Friday, October 31, 2014

Writing Authentic Dialogue... For the Age and Gender You Aren’t by Sally Bradley


Sally Bradley

Do you struggle when it comes to writing dialogue? How often have you discovered that popular or fad words were no longer “cool” before you even understood their meanings? There’s help for you! Author Sally Bradley offers encouragement and tips on making dialogue fit your contemporary characters. Enjoy! ~ Dawn


Writing Authentic Dialogue... For the Age and Gender You Aren’t

We live in a time when it’s easier than ever to do research. The internet can enlighten us on just about anything. YouTube helps us explore any place we want. And TV and social media helps us perfect our dialogue.

Oh, yes. It’s never been easier than now to get dialogue exactly right.

The old adage is to write what you know, but let’s face it—our books will have characters of the opposite sex and people younger or older than us. How on earth are we supposed to get that right?

One of the nicest compliments Kept, my debut novel, has received is that the dialogue really rings true. Even the men. Now, yes, this is typically coming from a woman reader, but still! I worked hard on this because I knew I didn’t “get” men. I had no brothers, no cousins nearby to educate me. So when it came time to create these fictional males, I did my research.

Social media provides an excellent opportunity to capture how people your character’s age talk. I’m not talking about stalking, but listening. Twitter, in particular, I found helpful for capturing a male sense of humor and their concise way of speaking since so few characters are allowed. When I came across Facebook updates or tweets that sounded like one of my characters, I paid attention to that person.

Same with television. While a lot of reality TV shows are anything but reality, there are definitely some documentary-style shows that can help you capture age and regional speech.

My book’s hero and a key secondary character were in their late twenties, about (mumble, mumble) years younger than me. What I would naturally have them say would make them seem older than they were. So when I came across a documentary with guys their age, I wrote down the unique phrases and words they said. Same with social media. And over time a few select words and phrases repeatedly popped up.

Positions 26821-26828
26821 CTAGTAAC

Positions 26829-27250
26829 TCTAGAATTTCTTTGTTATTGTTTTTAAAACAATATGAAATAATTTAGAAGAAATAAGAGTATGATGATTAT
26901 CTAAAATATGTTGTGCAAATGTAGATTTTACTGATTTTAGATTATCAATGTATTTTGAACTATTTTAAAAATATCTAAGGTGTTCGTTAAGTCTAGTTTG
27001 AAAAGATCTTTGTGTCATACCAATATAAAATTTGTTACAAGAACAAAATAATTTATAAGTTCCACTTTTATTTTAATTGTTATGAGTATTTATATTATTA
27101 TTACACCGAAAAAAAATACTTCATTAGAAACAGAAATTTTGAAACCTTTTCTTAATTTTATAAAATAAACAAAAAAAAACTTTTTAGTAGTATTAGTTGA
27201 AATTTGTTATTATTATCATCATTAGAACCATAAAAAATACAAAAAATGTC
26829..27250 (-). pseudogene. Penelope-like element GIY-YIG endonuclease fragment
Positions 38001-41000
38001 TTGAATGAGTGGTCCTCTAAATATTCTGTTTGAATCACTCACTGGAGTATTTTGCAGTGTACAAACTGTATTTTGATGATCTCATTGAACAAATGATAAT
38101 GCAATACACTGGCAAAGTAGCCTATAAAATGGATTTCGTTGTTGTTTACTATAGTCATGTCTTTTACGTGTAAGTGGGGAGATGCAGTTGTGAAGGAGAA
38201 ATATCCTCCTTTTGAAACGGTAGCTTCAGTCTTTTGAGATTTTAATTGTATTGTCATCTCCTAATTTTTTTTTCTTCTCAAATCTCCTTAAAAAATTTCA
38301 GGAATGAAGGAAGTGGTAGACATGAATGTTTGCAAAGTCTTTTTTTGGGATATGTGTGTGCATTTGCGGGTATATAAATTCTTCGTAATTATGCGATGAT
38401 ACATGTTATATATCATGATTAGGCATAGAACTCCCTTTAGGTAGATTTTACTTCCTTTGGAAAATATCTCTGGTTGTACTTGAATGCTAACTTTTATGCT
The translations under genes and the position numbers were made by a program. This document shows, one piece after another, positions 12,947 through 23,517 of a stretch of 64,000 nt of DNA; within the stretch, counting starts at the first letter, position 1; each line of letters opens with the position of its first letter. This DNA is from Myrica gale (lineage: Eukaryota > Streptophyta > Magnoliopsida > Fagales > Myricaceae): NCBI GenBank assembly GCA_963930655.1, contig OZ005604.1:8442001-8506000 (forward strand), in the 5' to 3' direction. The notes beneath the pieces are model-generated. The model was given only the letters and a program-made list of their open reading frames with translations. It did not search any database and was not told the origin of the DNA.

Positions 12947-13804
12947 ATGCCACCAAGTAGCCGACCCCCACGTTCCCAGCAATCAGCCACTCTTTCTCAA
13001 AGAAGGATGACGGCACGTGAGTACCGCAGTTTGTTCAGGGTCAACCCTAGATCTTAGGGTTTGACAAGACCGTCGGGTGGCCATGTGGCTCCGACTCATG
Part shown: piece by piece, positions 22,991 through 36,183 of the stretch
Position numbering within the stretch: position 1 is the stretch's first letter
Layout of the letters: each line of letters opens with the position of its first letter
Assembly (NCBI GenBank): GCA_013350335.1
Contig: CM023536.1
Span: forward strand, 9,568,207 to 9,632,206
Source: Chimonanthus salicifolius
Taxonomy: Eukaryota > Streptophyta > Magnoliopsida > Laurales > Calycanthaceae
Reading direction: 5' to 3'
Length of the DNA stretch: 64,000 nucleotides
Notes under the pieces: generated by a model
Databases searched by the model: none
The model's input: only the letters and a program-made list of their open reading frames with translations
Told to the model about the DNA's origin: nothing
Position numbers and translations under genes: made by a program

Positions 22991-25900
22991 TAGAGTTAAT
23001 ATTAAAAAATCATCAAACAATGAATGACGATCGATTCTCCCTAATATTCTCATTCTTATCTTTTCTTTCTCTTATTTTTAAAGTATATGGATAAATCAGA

The danger here is, of course, that we date our books. So I weeded out any language that seemed more like a fad. The rest of the words I sprinkled throughout the book. Not a lot; just a little to flavor the characters and make them seem more authentic. And it seems to have worked.

The good news? That time you spend on Facebook and Twitter is now doing double duty for you. Pay attention to what’s said—and how it’s said. Write down the words that jump out at you. And see if your characters don’t take on a deeper life of their own.






"Gutsy and fast-paced."—Laura Frantz, author of Love's Reckoning

Life has taught Miska Tomlinson that there are no honorable men. Her womanizing brothers, her absentee father, and Mark, the married baseball player who claims to love her—all have proven undependable. But Miska has life under control. She runs her editing business from her luxury condo, stays fit with daily jogs along Chicago's lakefront, and in her free time blogs anonymously about life as a kept woman.

Enter new neighbor Dillan Foster. Between his unexpected friendship and her father's sudden reappearance, Miska loses control of her orderly life. Her relationship with Mark deteriorates, and Miska can't help comparing him to Dillan. His religious views are so foreign, yet the way he treats her is something she's longed for. But Dillan discovers exactly who she is and what she has done. Too late she finds herself longing for a man who is determined to never look her way again.

When her blog receives unexpected national press, Miska realizes that her anonymity was an illusion. Caught in a scandal about to break across the nation, Miska wonders if the God Dillan talks about would bother with a woman like her—a woman who's gone too far and done too much.




Sally Bradley writes big-city fiction with real issues and real hope. A Chicagoan since age five, she now lives in the Kansas City area with her family, but they still get back to Chicago once in a while for important things—like good pizza and a White Sox game. Fiction has been her passion since childhood, and she’s thrilled now to be writing books that not only entertain, but point back to Christ. A freelance fiction editor, you can find Sally at sallybradley.com and on Facebook at Sally Bradley, Writer. Kept is available on Amazon, Barnes & Noble, and Kobo.



6 comments:

  1. I never considered scouring Facebook or Twitter for dialog cues. Great idea, Sally! Thanks for sharing.

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  2. Definitely help advice, Sally. Thanks! I find YouTube to be invaluable for all kinds things in my writing.

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  3. Sally, you did a wonderful job of that in Kept! I'm so proud of your debut novel! :-)

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  4. Great tips. I never considered those places. I'm fortunate to work around a few younger kids which is helpful.

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  5. Those are ideas I never thought of. I have a 15 year old girl in my story and I can't even remember what it was like to be 15! I know we used words like "gross" and "groovy" back then. Now it would get a weird look! Thanks for the great suggestions.

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  6. Glad these ideas are helping! At first, I worried you'd all think me a stalker. :)

    Barbara, I hear gnarly said by guys in their twenties. So there's a fun word that's making a comeback.

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